Continuously providing help and support to alcoholic addicted persons for 80 years is what Alcoholic Anonymous (AA) does best. The group was founded by Bill Wilson and Dr. Bob Smith who are both recovering alcoholics in 1935, it began as a community-based fellowship in order to encourage sobriety in many recovering alcoholics. The two founders compiled the twelve steps to direct AA meetings; later they introduced the 12 traditions to help better define the aims of the group. The original 12 steps are still intact; besides, many former alcohol addicts contribute to the group by helping the members make steps to recovery.
Today, Alcoholics Anonymous has more than 2,000,000 active members all over the world and more than 50 thousand of support groups countrywide.
If you've never been to one before, it may be daunting to attend an AA meeting. Opening up about your condition to people that you have just met is always the hard part for the new members. Fortunately, every participant within AA is fully aware about how the other feels. It must be understood that the organisation was founded by recovering alcoholics, and the model has served the community well even to this day. Everybody in the AA programs even those running them has gone through the program at some point, so they empathize with members.
All attendees of the group will be welcomed with open arms during an AA meeting. Although there is no requirement to contribute, this is always encouraged. This is because it takes time for one to build trust so they can open up to strangers. After some time, they start feeling at home and find tremendous relief and healing through openly sharing their experiences.
Attendance to a closed AA meeting is just available to recovering alcoholics or to individuals who are looking forward to learning more about how they can overcome their alcoholism.
On the other hand, friends, spouses and family members are welcome to attend open meetings. The beauty with AA is that they allow you to choose any meeting you wish to attend. A certain share of the people attending these meetings prefer to keep their therapy separated from the rest of their lives. There those who need family and friends to be there when they attend the meetings.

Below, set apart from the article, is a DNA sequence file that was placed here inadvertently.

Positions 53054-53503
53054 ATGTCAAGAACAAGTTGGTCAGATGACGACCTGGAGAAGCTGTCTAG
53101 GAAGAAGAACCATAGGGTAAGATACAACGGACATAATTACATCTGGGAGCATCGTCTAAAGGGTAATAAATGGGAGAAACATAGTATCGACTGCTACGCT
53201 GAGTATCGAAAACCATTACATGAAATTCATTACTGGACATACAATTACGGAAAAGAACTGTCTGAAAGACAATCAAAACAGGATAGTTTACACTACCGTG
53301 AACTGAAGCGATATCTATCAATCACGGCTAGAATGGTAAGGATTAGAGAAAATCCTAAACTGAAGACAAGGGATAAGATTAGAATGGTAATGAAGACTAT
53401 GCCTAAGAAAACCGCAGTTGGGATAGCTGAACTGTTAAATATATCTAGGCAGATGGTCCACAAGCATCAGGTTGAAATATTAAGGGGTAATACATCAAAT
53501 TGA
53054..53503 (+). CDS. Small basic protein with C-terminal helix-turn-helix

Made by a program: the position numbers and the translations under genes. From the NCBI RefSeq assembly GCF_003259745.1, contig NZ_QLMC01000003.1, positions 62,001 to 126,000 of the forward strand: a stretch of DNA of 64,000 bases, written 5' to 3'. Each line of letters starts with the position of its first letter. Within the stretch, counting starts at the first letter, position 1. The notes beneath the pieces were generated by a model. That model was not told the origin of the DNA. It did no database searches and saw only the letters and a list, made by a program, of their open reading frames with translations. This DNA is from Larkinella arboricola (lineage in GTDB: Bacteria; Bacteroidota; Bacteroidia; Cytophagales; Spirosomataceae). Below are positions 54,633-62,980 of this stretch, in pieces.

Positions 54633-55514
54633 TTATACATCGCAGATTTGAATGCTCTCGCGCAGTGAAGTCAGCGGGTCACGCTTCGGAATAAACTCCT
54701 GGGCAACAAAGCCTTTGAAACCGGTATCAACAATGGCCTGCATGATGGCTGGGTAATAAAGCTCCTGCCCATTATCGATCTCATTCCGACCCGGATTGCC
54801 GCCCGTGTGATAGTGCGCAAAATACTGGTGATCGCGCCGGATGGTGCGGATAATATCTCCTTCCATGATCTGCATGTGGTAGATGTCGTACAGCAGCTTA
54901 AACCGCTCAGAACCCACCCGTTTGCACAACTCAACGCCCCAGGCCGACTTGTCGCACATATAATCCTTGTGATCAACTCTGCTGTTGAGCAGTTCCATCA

The 12 steps which originated from Alcoholics Anonymous are presently the standards which are applied by all addiction recovery groups. The steps are meant to be followed as a cycle although they are listed linearly. If a recovering user hasn't successfully passed through a given step, they can revisit it until they are okay with their efforts.
Accepting the fact that you are suffering from alcoholism is usually the first stage you go through. Making yourself a promise that you'll recovery from the addiction, accepting your mistakes and the wrongs you have done to others are some of the stages that you must go through in the process. Here is ore information about the 12 stages of recovery.
Withdrawal symptoms and other uncomfortable things one goes through as they try to quit alcohol abuse discourage many from attending the AA meetings. Most of the times, people avoid these meetings because:
These excuses may seem insurmountable, but the most important thing is to keep your eyes on what you want to achieve.
At the end of the day, if you believe there's a problem with your drinking, you are right. There will be no harm for you if you go to a meeting; besides, it can potentially save you from years of suffering caused by your addiction.
No matter where you live, there certainly is an AA group nearby. It's easy to attend these meetings because the groups tend to meet up regularly. You should make a decision about whether you want to attend an open or closed meeting and also choose the location you have in mind, and you will definitely find one online through our meeting finder. Call us no 0800 246 1509 we are happy to help you locate an AA group today.